Tyson Fury vs Oleksandr Usyk is a classic that deserves a rematch – but feeling is Gypsy King will pick another fight

IF ever a fight demanded a rematch, then it was this instant classic.

Even the clamour for an all-British duel between Tyson Fury and Anthony Joshua will have to quieten down so that the dethroned Gypsy King can get it on again with Oleksandr Usyk, the new undisputed heavyweight champion of the world.

Tyson Fury and Oleksandr Usyk put on a show for the ages in their undisputed showdown
Tyson Fury and Oleksandr Usyk put on a show for the ages in their undisputed showdownCredit: REUTERS
Their Riyadh rumble had thrills, spills and plenty of showmanship
Their Riyadh rumble had thrills, spills and plenty of showmanshipCredit: REUTERS
Former WBC heavyweight king Fury looked to stay long with his jab and land shots from distance
Former WBC heavyweight king Fury looked to stay long with his jab and land shots from distanceCredit: REUTERS
Usyk did a good job of closing the distance and finding a home for his left hand
Usyk did a good job of closing the distance and finding a home for his left handCredit: PA

Usyk, the fighting pride of war-torn Ukraine, confirmed his status as an all-time great by unifying boxing’s gold-standard division having already done the same at cruiserweight.

All in the space of just 22 professional fights.

A rematch is pencilled in for October, back in Saudi Arabia, though Fury refused to commit to it in the immediate aftermath of his first professional defeat at Riyadh’s Kingdom Arena in the early hours of Sunday.

But Fury-Usyk II is what the world is waiting for. Because this fight was a thrilling, white-knuckle ride which fully lived up to its hype and £120million purse.

As Fury put it “we punched the f*** out of each other for 12 rounds — my face is pretty busted up and he’s busted too.”

First, Fury showboated, then he dominated, then he was destroyed by an extraordinary counter-attack from Usyk, which might have seen the fight stopped at the end of the ninth with the Brit flailing on the ropes like a drunken sailor.

Referee Mark Nelson showed leniency — but certainly not clemency — towards Fury, who proved the strength of his jaw and the size of his ticker over the final three rounds.

Just as he had done when poleaxed by Deontay Wilder en route to a draw in the first of his epic trilogy with the Alabama sledgehammer.

This split decision from the judges was harsh on Usyk.

But, outside of that ­explosive bombardment at the end of the ninth, there was nothing to choose between two outstanding technicians who refused to keep it cagey.

No holding, no spoiling, just 12 rounds of brutal, irresistible theatre.

After the judges gave their verdicts, Fury claimed Usyk had got the nod because of a sympathy vote over the Russian invasion of his homeland.

But later, he rode back on that claim. He was black-and-blue, beltless but almost bursting with pride.

It was one of those rare occasions in sport when the loser recognises he has been part of something truly special, in the realisation defeat can be glorious.

And you cannot doubt Fury’s ability to take it on the chin. Certainly not after the clubbing left from Usyk which ignited his demise.

We had waited 25 years, since Lennox Lewis defeated Evander Holyfield, to witness the coronation of an undisputed heavyweight champion.

Usyk is the first to reign supreme in this division during the four-belt era, adding Fury’s WBC title to his own WBA, IBF and WBO crowns.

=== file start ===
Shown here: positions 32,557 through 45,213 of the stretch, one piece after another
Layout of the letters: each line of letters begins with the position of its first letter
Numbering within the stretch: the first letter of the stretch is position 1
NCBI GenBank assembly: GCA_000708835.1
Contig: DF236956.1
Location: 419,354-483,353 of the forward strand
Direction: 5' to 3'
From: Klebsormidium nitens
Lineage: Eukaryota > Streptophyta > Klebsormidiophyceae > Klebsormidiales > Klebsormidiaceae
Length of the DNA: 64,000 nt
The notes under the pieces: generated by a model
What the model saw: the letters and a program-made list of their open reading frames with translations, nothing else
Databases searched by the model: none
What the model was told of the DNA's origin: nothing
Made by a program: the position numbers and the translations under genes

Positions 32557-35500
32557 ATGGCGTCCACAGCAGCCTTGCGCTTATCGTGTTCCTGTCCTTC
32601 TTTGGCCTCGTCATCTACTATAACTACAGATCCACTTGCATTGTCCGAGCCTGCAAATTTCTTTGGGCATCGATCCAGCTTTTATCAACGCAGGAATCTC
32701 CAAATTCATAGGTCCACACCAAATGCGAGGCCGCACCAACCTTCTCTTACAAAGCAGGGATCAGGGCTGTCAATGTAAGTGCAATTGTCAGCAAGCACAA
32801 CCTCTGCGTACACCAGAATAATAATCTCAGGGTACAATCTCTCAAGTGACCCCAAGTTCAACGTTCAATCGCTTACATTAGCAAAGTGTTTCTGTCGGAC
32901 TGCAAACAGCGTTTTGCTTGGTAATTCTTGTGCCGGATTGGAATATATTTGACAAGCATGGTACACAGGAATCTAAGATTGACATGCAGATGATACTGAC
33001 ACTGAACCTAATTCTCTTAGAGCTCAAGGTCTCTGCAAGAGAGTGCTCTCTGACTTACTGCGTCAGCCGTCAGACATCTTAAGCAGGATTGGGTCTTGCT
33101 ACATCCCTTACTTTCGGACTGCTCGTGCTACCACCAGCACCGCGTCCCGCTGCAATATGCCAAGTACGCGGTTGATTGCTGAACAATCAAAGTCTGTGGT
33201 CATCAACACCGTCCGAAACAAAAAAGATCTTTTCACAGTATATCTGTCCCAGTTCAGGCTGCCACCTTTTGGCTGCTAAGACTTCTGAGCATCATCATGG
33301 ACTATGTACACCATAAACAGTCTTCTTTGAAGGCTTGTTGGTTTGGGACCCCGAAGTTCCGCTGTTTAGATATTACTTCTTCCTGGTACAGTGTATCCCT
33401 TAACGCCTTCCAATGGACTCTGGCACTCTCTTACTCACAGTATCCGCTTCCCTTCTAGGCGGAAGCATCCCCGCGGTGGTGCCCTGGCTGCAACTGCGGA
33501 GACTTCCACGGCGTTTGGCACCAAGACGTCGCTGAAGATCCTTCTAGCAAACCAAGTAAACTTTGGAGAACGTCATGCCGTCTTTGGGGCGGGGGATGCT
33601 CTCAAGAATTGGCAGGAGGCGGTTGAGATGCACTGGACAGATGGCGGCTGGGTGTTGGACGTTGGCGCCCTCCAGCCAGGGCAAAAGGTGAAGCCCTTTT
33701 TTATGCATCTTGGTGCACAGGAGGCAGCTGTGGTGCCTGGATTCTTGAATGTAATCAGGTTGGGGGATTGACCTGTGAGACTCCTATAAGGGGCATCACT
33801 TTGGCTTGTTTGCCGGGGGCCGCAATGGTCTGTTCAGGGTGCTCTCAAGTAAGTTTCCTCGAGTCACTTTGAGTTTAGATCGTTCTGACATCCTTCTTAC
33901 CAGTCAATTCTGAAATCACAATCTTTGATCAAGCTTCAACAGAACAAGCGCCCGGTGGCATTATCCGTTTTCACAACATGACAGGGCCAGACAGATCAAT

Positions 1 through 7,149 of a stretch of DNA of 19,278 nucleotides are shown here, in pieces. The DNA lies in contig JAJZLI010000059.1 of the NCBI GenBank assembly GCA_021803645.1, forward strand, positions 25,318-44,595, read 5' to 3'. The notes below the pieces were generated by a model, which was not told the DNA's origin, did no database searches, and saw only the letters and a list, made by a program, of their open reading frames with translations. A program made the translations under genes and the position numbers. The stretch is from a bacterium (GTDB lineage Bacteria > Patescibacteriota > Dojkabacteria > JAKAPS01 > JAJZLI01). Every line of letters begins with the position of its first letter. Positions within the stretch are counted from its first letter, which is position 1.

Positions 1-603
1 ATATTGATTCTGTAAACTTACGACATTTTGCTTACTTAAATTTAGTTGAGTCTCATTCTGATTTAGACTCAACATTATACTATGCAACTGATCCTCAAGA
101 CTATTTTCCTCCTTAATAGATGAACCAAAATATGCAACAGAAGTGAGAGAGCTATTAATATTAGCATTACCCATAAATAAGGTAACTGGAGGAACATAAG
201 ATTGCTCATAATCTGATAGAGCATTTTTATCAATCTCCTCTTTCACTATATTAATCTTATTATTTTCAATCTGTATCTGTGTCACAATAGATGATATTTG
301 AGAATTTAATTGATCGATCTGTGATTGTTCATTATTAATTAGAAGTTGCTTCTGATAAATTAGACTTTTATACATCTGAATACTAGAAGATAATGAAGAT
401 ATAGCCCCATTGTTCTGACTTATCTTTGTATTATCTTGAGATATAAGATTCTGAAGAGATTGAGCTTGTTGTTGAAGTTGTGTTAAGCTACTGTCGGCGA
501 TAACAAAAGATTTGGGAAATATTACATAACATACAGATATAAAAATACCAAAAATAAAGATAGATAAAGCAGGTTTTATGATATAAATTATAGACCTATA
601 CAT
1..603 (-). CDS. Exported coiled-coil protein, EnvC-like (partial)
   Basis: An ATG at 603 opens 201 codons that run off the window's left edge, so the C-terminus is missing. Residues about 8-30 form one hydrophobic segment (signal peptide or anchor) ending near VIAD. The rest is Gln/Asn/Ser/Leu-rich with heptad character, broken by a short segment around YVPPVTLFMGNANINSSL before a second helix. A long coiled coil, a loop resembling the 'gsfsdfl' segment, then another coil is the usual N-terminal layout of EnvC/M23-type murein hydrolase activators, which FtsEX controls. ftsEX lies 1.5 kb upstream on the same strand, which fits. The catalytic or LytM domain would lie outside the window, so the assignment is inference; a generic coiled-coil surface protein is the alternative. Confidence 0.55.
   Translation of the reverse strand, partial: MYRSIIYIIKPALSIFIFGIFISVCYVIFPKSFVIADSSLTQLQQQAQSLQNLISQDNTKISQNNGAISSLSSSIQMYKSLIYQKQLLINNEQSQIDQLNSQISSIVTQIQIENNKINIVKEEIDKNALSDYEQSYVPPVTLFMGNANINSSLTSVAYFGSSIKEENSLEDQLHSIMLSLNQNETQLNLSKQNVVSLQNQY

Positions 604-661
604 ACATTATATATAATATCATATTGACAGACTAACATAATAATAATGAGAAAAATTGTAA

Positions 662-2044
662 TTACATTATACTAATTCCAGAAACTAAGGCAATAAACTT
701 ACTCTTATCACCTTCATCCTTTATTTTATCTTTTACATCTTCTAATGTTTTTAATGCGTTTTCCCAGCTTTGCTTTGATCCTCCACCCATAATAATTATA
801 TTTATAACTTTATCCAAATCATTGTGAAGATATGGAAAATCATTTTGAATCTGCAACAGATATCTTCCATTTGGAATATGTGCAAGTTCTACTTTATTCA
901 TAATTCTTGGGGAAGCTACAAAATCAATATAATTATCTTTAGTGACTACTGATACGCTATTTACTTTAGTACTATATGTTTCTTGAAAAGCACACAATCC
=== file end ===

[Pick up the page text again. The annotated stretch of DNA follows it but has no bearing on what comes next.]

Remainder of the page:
And Usyk is an extremely worthy champion — he has class, courage and an obvious human decency which is clear even through his broken English.

And broken English, by the way, is Usyk’s trade. The 37-year-old has now defeated Tony Bellew, Derek Chisora, Joshua twice, Daniel Dubois and Fury in six of his last seven fights.

Fury did, uncharacteristically, admit that his showboating tactics were a mistake.

Tyson Fury hurt Oleksandr Usyk the body nuermous times
Tyson Fury hurt Oleksandr Usyk the body nuermous timesCredit: GETTY
But he was almost taken out in the ninth round
But he was almost taken out in the ninth roundCredit: GETTY

If there were a rematch, the Lancastrian, 35, said: “I think I’d keep my defence a little tighter, more focused and not so much messing around.”

The feeling is that Fury might not take up the rematch option.

That he might meet Joshua next, even with no titles on the line and it no longer being the No 1 must-see contest for British fight fans.

We will soon be back in alphabet-soup territory, with rival governing bodies squabbling over who should fight Usyk, who will not remain undisputed for long.

And it is a shame this weekend’s stirring contest should have been part of Saudi Arabia’s aggressive sportswashing project, where all talk of appalling human-rights records is not tolerated by the regime’s PR attack dogs.

Should Fury take the rematch or fight Joshua, his next contest will surely be back in Saudi.

Saturday night’s show — which had a better atmosphere than previous big fights here, due to a decent turn-out of travelling Brits — will be seen as a major coup for the filthy-rich host nation.

Still, this was a night where politics, both in the fight game and the real world, were forgotten for a brief while as two elite boxers elevated themselves, and their bloody art, to another level.

As Fury pondered his next move, he insisted: “I’m not boxing because I’ve got no money, I’m boxing because I love it.”

In terms of love and money, another crack at Usyk should be his favoured option.

The world patiently awaits the rematch between Oleksandr Usyk and Tyson Fury
The world patiently awaits the rematch between Oleksandr Usyk and Tyson FuryCredit: GETTY

Tyson Fury vs Oleksandr Usyk is a classic that deserves a rematch – but feeling is Gypsy King will pick another fight | The Sun

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